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Wednesday, 1 May 2013

Comeback Kid

Flash Fiction
Length - 497 words

Originally written for a competition that was using the central theme 'Start'.

Coming back from injury can be the hardest part of a young athlete's career, and it's something Jamie has had to put up with more than most. Now it's the start of the new track season and he's donned his spikes once more. Will things finally go according to plan?


Comeback Kid
Spend a day walking the streets of London and you’ll sneeze the city’s ink for a week, but the running track forms a clearing in the concrete jungle and the air is thick instead with sweat and anticipation.
                Today is the first round of the regional qualifiers for a place in the national meet to be held in Birmingham in a few months time. The start of a new season means the crowd is swollen with first timers, chattering away and applauding nonsensically at anything their babe minds pick out as a cue. I can feel their vacuous encouragement clamouring for attention on the back of my neck as I warm up, carried on a strong tailwind that’s already thrown up some pretty quick results today and given wings to the lucky losers.
They call me the Comeback Kid. I’ve already had numerous career defining injuries during my short time in spikes. As a junior I’d break records every time they cracked the pistol, until one nasty fall took me out of the game for four months. I count it as one of my greatest comebacks even though it was more challenging mentally than physically. A lot of the best potential athletes are lost at this tender age of educational uncertainty, the time out makes them concentrate on different areas of study and new career paths open up inside their distracted minds.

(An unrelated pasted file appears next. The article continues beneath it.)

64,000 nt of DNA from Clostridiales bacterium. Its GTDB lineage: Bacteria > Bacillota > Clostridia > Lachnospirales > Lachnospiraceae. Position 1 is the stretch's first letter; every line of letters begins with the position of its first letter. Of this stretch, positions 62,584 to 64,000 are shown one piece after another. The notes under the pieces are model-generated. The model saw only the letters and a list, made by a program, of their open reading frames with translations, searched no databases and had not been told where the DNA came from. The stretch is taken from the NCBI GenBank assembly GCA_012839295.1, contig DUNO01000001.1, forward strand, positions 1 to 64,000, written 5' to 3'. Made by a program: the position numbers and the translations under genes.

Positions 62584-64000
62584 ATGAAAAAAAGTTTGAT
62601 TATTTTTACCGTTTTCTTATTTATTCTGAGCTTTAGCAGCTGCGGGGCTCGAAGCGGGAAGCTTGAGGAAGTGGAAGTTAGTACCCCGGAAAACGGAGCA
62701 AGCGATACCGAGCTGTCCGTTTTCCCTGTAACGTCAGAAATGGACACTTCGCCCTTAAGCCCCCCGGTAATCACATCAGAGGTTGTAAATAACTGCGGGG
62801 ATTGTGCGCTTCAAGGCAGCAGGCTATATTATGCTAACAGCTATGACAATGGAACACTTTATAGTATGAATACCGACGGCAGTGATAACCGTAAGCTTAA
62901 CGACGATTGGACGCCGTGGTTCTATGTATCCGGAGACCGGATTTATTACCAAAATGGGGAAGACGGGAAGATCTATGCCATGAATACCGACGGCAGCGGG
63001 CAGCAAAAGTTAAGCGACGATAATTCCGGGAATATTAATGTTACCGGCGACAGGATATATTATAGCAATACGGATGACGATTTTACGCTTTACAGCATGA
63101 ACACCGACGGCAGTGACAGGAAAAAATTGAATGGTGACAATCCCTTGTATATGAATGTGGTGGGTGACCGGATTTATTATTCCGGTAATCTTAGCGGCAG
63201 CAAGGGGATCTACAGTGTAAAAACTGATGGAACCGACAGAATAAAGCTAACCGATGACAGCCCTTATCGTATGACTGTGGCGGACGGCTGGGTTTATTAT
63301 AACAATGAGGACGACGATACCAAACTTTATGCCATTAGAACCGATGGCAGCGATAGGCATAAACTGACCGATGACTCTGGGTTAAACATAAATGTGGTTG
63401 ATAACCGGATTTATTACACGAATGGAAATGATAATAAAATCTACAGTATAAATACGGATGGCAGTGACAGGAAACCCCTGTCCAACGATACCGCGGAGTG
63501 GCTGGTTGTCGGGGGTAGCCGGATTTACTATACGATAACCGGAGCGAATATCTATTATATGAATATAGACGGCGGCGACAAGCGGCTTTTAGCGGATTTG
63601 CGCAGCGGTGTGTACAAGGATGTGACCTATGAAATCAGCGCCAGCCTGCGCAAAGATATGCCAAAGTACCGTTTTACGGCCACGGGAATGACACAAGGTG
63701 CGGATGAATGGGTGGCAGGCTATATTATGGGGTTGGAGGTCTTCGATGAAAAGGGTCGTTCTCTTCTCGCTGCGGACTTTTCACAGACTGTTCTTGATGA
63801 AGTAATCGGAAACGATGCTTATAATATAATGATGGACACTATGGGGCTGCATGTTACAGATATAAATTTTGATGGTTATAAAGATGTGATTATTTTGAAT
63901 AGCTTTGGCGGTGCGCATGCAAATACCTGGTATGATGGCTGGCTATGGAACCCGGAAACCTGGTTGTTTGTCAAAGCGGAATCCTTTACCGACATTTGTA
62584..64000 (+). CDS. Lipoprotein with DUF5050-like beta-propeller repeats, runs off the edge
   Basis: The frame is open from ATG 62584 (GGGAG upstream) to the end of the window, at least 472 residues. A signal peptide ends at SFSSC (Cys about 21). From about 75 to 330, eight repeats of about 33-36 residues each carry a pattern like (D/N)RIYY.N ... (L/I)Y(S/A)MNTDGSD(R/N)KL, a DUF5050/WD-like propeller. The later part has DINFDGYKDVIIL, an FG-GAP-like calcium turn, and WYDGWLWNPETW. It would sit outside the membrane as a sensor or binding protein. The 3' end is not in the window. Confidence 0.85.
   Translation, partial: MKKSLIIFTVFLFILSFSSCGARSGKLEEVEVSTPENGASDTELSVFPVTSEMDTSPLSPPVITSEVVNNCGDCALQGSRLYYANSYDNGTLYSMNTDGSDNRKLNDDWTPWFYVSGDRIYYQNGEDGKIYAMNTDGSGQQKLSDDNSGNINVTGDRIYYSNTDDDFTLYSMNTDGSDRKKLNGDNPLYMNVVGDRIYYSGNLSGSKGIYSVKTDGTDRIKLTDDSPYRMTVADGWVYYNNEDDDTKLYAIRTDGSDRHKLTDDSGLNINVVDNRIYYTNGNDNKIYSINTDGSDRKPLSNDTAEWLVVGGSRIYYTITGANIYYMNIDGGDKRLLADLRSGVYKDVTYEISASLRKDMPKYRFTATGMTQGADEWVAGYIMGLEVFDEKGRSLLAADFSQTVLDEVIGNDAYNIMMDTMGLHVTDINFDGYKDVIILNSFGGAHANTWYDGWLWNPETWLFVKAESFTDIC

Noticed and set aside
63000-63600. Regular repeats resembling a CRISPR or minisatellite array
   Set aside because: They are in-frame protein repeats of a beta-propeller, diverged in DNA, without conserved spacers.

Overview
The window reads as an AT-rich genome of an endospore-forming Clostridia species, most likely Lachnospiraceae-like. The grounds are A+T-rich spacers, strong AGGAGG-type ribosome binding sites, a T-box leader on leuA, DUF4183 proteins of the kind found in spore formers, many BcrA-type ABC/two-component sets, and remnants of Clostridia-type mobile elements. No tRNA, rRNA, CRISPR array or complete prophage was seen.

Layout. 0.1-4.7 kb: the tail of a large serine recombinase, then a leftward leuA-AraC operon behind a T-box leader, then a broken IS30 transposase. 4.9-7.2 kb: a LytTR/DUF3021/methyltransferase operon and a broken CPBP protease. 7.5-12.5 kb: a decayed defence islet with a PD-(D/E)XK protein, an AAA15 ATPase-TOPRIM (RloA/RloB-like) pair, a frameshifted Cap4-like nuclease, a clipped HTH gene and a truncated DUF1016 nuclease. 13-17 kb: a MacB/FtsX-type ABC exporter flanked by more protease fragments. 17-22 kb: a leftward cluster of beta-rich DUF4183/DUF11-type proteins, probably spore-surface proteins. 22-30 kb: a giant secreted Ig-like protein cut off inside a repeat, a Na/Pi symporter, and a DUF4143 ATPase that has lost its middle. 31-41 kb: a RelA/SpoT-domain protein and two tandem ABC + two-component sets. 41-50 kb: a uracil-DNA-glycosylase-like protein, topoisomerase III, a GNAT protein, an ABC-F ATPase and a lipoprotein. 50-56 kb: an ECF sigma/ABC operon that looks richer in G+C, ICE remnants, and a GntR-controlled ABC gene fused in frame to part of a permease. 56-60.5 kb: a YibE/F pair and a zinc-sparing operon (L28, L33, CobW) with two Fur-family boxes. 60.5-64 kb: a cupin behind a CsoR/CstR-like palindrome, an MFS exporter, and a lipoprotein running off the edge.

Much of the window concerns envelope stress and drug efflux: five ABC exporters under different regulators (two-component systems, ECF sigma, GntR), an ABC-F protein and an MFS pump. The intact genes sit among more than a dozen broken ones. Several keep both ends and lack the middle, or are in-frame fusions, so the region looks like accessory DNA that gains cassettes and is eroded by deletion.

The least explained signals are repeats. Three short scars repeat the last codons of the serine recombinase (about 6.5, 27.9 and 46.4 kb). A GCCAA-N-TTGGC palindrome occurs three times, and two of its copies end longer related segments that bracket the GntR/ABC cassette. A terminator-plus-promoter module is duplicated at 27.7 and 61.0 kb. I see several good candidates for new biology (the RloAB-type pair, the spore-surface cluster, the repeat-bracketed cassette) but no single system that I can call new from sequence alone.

I, however, remained committed. The setbacks never cease but I keep coming back faster and stronger than before.
‘...one to watch is Jamie Underwood in lane five, coming off the back of another serious injury, but I hear he’s been posting personal bests in training. What are your thoughts, Edward? A talented runner if he can keep his body in check.’
                ‘Oh undoubtedly John. His record as a flat runner is prestigious for one who has spent so little time actually competing. He will insist on hurdling though, claiming it’s his favoured discipline.’
                ‘And there he goes, bursting out of the blocks at some speed! He couldn’t have asked for a better start.’
                ‘You’re right John, and you can see he’s just added an extra stride to his pattern as he approaches the bend and leaves the favour of this stiff wind that’s been-‘ 
                ‘Oh no! It’s happened again! Terrible scenes here as the leader’s foot catches on the barrier and sends him crashing to the ground.’
                ‘A familiar story for this young talent I’m afraid, and by the looks of it, this could be another bad injury for him...’
They’ll say that it’s unfortunate it happened on the first race of the season - but I operate in reverse, and am instead celebrating a spectacular climax. ‘DNF’ might mean ‘did not finish’ to you, but to me it reads victory. I get to start over from zero, fighting my body’s quit calls against this state of perpetual rehabilitation I set it. And this time, as always, it will be harder. My season starts here.
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